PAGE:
• You may be assuming (quite possibly unconsciously) that the mainstream news media outlets are neutral. They aren't. Some are less shameless about it than others, but they aren't neutral. When I hunt sources for a story, two of my favorites are BBC News Online and Al Jazeera English, because they're both pretty good about authentic effort at accuracy, and their natural biases are somewhat different so that much bias becomes clear simply by setting them next to each other. When they're giving things very different slants, additional sources are likely to be needed in order to get a broader data sampling; and even then, finding a neutral place to stand isn't a matter of taking a "vote" of available sources — it requires intelligent thought.
  • Just as one still has to apply thought to finding neutrality when presented with a broad sampling of mainstream sources, some neutrality problems are obvious before one has even gotten to the point of consulting sources. (Some reviewers read the sources before the article, but many read the article and do basic copyediting on it before looking at the sources; it's been suggested this makes plagiarism easier to detect since people who try to disguise plagiarism by making superficial changes often do it badly, so that good copyediting exposes it.) I either was, or thought I was, very clear in my first review that I was talking about neutrality issues of that obvious sort. I found problems before I ever got downstream to the stage where I would consult sources, and I said so (because I didn't want to give the misimpression to another reviewer that I had looked for verification problems and not found them).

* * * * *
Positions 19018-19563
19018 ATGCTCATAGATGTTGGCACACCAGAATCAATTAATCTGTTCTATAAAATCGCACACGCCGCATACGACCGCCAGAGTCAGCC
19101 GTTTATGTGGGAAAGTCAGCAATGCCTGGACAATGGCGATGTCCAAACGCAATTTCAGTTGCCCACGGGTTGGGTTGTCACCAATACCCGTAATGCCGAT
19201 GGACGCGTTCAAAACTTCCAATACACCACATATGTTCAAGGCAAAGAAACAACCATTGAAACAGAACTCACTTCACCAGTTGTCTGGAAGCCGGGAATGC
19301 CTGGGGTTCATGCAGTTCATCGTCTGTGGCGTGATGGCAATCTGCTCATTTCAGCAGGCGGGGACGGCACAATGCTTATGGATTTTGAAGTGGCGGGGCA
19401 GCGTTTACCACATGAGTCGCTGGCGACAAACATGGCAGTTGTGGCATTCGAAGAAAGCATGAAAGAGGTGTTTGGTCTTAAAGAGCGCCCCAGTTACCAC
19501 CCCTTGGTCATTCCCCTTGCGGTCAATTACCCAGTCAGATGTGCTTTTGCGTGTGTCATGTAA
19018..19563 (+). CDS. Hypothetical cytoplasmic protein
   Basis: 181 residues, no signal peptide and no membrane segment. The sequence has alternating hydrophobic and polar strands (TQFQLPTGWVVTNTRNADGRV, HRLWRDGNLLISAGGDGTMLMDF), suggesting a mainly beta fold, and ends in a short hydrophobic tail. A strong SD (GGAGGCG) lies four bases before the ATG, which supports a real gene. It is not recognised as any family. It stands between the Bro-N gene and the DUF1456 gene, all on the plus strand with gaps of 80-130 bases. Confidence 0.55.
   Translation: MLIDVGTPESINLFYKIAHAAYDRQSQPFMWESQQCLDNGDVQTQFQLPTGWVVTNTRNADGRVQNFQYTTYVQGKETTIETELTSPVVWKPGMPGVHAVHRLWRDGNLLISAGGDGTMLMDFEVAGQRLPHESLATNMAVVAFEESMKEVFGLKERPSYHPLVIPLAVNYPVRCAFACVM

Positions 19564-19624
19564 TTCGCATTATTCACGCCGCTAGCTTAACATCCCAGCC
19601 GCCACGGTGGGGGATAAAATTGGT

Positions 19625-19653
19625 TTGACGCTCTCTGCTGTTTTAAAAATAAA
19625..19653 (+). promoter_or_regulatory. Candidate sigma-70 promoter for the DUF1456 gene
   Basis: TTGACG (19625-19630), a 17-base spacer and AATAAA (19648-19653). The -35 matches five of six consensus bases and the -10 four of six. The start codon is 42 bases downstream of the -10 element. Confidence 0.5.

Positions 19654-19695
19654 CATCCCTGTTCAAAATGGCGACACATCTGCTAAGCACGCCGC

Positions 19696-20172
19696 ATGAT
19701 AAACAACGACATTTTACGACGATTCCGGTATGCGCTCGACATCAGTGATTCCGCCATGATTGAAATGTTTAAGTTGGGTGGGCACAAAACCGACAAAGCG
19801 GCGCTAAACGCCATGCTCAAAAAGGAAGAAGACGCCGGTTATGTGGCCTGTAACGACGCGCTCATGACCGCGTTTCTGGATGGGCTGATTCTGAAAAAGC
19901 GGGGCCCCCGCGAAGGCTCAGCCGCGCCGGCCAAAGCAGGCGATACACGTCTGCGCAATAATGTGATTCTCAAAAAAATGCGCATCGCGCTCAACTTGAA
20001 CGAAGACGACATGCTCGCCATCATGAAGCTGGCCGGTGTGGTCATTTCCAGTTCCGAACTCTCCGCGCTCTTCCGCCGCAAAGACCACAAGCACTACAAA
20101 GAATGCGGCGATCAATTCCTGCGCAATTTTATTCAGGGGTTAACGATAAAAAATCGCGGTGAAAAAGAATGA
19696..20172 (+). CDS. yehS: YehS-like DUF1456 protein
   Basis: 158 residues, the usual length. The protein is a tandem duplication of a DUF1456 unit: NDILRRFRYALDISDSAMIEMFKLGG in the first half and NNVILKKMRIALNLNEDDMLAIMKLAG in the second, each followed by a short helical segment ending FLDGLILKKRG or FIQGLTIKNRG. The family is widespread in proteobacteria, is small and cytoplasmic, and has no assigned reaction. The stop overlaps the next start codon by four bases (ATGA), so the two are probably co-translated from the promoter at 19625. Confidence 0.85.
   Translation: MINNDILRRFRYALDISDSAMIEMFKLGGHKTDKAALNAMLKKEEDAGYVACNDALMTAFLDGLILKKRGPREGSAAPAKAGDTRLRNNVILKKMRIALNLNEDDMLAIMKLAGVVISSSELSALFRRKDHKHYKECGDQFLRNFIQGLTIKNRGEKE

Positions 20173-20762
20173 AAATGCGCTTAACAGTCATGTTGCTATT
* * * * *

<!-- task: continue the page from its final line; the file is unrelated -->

--Pi zero (talk) 21:02, 24 February 2011 (UTC)
Actually, I did consult Al Jazeera English, but the language was stronger and I figured it would be seen as POV. (I wasn't aware of your preconceptions.) And I did consult the BBC. Almost everything, if not everything that you complained about is supported by the BBC source, even a statement about mercenaries. ("But witnesses say foreign mercenaries have been attacking civilians in the streets and that fighter planes have been shooting down protesters.") The Guardian just had a little more depth to it, making it clear that it was still on the level of rumor, and with quotes from experts and agencies specializing in the subject of mercenaries in Africa. But I see now that Wikinews wants simplistic articles without much substance. I'm not so interested just regurgitating headlines that everyone has already seen for a Wikinews article. Believe it or not I write for a living and I am considered a good article writer by my editors. But obviously I wasted my time and effort here. Well, hopefully soon the article will soon be put out of its misery and deleted. Mattisse (talk) 21:29, 24 February 2011 (UTC)

At least one editor appreciated my work

See Talk:Libyan_leader_says_to_nation:_'I_will_die_a_martyr'#Difficult_subject.2C_excellent_work. I am sorry that I caused you to be "worried". I am sorry that you had so much trouble reading the sources. I am sorry that you were apparently unfamiliar with the topic. I am sorry that your complaints were not at all clear to me. I am accustomed to editors who are straight forward in their editorial comments. I cannot image one saying to me that something I wrote "worried" him. That is not helpful. What on earth does that mean, that you were "worried"?